The post-office was established at College Hill
, March 6, 1863, and was for many years located in the railroad station.
The office was practically under the jurisdiction of Tufts College, and the appointments of postmasters were made upon the recommendation of its president, and for the most part were given to students who were working their way through college.
John A. Whitney
was the first postmaster
and served until June 1, 1871, when he was succeeded by Benjamin T. White
. Mr. White
was succeeded by Fred Stark Pearson
, September 23, 1881.1 Mr. Pearson
is well known as one of the best electrical engineers of the country.
He electrified the West End Street
Railway in Boston
, also the Metropolitan Street
Railway in New [p. 38] York
, and had charge of installing the electric lighting system in the City of Mexico
was followed by Julian C. Edgerly
, a well-known newspaper man of Boston
was in Jamaica
during the earthquake.
He now resides in Medford
H. O. Moxon
was postmaster following Mr. Edgerly
, and he was followed by David T. Montague
, the well-known lawyer of Boston
was succeeded by John Eills
, who served until January 1, 1900, when the office became a third-class office.
William H. Coffey
, station agent at Tufts College railroad station was appointed postmaster by President McKinley
, January 1, 1900, and continued until June 30, 1907, when the office was consolidated with Boston
, and he was appointed superintendent of the Tufts College Branch
The post-office was continued at the railroad station up to Mr. Eills
' term, when it was removed to a college building near its present location.
When Mr. Coffey
assumed charge, the office was moved to its present quarters.
The name of the post-office was changed from College Hill
to Tufts College about 1895.
This post-office was first established November 1, 1852.
The first postmaster
was James M. Sanford
, who was station agent at the old Boston
and Lowell station, and the office was located in the station.
August 9, 1853, Mr. Sanford
was succeeded by Thaddeus A. Baldwin
, who conducted a grocery store in the building now occupied by J. E. Ober
and Son. Mr. Baldwin
continued postmaster until May 3, 1859.
Franklin Patch was appointed to succeed Mr. Baldwin
and held office until September 25, 1866. Mr. Patch
was a carpenter, engaged in business in Boston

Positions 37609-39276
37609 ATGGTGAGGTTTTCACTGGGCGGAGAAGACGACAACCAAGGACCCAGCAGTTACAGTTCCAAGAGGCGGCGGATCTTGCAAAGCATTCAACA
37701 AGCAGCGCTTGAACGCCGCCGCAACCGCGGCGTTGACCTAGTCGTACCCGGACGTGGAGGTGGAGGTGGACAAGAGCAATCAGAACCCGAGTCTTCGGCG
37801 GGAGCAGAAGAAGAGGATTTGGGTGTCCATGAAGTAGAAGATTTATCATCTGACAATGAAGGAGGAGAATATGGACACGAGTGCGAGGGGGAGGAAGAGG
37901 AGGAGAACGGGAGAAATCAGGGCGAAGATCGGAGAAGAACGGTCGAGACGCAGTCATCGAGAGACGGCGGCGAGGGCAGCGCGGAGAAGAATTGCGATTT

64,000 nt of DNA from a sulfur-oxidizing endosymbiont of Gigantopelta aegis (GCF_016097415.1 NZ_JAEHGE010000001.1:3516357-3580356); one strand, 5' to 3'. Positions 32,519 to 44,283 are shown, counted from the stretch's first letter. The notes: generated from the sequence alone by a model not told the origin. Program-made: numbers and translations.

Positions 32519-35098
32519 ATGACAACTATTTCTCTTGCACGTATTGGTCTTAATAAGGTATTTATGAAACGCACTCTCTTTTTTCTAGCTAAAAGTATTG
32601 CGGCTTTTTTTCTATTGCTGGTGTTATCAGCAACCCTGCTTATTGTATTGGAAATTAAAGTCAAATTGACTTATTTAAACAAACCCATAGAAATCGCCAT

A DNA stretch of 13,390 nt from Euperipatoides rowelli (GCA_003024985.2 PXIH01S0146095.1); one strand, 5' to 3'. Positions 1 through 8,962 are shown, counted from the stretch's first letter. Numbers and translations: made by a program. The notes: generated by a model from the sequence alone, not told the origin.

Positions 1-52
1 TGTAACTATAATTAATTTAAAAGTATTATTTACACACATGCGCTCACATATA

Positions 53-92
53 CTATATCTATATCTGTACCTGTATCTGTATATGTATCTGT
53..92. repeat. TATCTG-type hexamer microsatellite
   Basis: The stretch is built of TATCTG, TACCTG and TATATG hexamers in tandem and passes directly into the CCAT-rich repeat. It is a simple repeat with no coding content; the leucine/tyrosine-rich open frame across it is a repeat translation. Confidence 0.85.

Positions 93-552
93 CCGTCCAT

The office was located in a small building at the junction of Allston and Prescott street.
William C. Frederick
was the next postmaster, serving [p. 39]
from September 26, 1866, to May 31, 1869. Mr. Frederick
moved the office back to Mystic Hall Seminary Building, he having purchased the grocery business from Mr. Baldwin
E. J. Pitcher
succeeded Mr. Frederick
, and the office was continued in the former location.
On May 10, 1870, Reuben Willey
was appointed to succeed Mr. Pitcher
and the office was removed to the Boston and Lowell Railroad station, as Mr. Willey
was also station agent.
James P. Richardson
was the next postmaster.
His appointment dated from October 21, 1881, and the office was moved to the Usher Building
, just below the railroad crossing.
was in the grocery business several years at Medford
, in the building now occupied by Yerxa
, selling out to Charles Currier
Mark M. Grimes
was appointed to succeed Mr. Richardson
by President Cleveland
on February 14, 1894.
During his term free delivery was established and arrangements were made for the removal of the office to more suitable quarters.
During the incumbency of both Mr. Richardson
and Mr. Grimes
the office had been in the central portion of the wooden building of Mr. Usher
, which building had frequently taken fire.
Wishing to retain Uncle Sam as his tenant, Mr. Usher
had erected the brick building in which the office is now located, and all arrangements had been made for removal by Postmaster Grimes
before his successor, Grenville G. Redding
, was appointed by President McKinley
. Mr. Redding
was in the real estate
business in Boston
for several years.
He served as selectman and town auditor.
He was also in the war in many active engagements.
He began his duties as postmaster on October 23, 1899, and resigned in 1905, when the office became consolidated with the Medford office